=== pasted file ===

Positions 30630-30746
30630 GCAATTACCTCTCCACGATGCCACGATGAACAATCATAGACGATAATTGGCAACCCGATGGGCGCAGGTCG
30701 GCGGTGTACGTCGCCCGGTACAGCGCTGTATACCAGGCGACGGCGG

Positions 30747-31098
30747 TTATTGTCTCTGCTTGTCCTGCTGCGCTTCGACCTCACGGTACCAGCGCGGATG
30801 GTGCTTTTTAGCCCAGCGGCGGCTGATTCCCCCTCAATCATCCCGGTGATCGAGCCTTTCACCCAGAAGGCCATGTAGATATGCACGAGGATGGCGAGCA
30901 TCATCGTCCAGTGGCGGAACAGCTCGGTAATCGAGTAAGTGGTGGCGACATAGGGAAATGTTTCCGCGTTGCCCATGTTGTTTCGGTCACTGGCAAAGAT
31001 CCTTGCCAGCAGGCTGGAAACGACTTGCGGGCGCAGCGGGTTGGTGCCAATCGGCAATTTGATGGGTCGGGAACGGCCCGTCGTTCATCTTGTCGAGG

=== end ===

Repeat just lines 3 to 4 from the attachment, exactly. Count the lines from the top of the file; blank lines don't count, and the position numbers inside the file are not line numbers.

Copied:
30701 GCGGTGTACGTCGCCCGGTACAGCGCTGTATACCAGGCGACGGCGG

Positions 30747-31098